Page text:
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    Springs can weaken with repetitive use, so time may be the cure here. As Alpo and RJay have said, it should have a distinct engagement. And I agree that it is better a tad hard than loose. You might, in your spare time do some drills and practice thumbing the safety to help loosen it up. Little drills are good at building muscle memory as well. We do some dry fire drills at work when we are at the range and it really suprises me how much they help.

    I would recommend Silver Bullet Gun Oil as well. Awesome stuff, if you are in the market or willing to try something. There are several people on here that now sell it for good reason. You can do a quick search for it if you would like some info or reviews.
  8. CC45

    CC45 New Member

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    Country
    I used a bit of Hoppes oil just on my fingertip & rubbed the spring with it. It seems better now. I will leave it as is. Thanks for the help.
  9. Country101

    Country101 Active Member

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    Good deal.
  10. Shooter45

    Shooter45 *Administrator* Staff Member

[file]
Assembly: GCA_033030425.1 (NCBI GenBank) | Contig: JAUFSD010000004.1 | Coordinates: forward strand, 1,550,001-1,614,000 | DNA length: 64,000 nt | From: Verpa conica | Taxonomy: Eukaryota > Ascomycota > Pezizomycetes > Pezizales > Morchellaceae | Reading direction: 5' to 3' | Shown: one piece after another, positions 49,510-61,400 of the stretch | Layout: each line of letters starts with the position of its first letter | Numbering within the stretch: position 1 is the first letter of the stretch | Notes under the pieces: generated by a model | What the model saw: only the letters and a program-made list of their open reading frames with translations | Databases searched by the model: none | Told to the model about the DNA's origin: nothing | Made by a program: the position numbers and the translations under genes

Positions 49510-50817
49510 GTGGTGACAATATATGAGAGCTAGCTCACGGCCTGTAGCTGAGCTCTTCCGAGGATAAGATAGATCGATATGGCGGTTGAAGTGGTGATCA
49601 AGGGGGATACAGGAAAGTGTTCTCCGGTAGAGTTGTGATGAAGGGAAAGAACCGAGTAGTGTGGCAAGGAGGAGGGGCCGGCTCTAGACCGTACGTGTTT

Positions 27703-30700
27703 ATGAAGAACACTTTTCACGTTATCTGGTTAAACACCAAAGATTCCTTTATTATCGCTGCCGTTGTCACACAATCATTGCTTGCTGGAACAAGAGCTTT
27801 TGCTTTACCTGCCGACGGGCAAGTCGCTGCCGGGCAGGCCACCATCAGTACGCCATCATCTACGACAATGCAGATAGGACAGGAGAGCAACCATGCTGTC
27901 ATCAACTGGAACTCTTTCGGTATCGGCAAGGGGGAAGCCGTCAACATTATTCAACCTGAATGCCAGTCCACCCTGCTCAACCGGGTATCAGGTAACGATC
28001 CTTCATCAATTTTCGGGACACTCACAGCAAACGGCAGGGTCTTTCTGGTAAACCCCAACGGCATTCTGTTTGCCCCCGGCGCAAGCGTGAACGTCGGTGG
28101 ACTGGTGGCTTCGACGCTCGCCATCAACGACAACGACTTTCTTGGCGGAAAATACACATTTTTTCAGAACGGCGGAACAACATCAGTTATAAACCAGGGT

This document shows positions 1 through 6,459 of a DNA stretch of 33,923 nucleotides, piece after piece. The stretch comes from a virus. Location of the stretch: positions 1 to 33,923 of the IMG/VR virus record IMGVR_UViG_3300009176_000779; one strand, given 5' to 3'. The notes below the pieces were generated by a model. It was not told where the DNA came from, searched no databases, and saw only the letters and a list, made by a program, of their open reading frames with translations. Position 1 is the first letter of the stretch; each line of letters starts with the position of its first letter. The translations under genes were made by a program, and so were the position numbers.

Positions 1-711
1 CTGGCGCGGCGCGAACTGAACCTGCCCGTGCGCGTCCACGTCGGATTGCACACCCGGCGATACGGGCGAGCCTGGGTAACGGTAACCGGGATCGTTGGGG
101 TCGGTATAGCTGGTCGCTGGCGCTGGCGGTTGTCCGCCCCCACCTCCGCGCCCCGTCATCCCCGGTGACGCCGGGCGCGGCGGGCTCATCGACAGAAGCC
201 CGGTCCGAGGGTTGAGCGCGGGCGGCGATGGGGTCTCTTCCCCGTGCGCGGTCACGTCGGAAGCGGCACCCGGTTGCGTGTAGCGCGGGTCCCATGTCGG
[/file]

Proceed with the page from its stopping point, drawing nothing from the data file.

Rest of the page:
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    I usually take a Dremel tool with a pointed attachment and slightly teardrop the hole where the plunger rests.
  11. JLA

    JLA Well-Known Member

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    Nice tip Sam. I do the same with a needle file. ;)

    CC your thumb safety is just fit tight and thats exactly how you want it. Take the safety out and remove the grip safety and reassemble it without the grip safety. this way you will be able to see where the thumb safety engages the sear. you want contact and it will break in over time. Do not clip your plunger spring, not only will it decrease the tension on the thumb safety but it will also reduce the tension on the slide stop and you will start getting mid magazine hold opens. Just clean it, lube it and shoot the hell out of it.. :)

    Take it from a guy thats turned more than one perfectly good 1911 thumb safety into a trigger pull decocker.. :eek:

    Its all part of the learning curve.. Gunsmithing is a trade that has to be learned with the hands just as well as the mind..
  12. Jim K

    Jim K New Member

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    Such fine points often depend on how much effort is put into quality control at the factory. I have seen safeties badly made, spring plungers with sharp "tits", badly made sears, all contributing to that kind of "safety" problem. The spring, in fact, is IMHO the least likely source of the problem and cutting it may be just masking the trouble.

    Jim
  13. CC45

    CC45 New Member

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    Thank you for the advice. I am going to leave it as is. Over time it will fall into place. It is a brand new gun so I won't tamper with it. The bit of Hoppes helped
  14. JLA

    JLA Well-Known Member

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    Go put 200 rounds thru it and check back. I bet itll be much improved by then.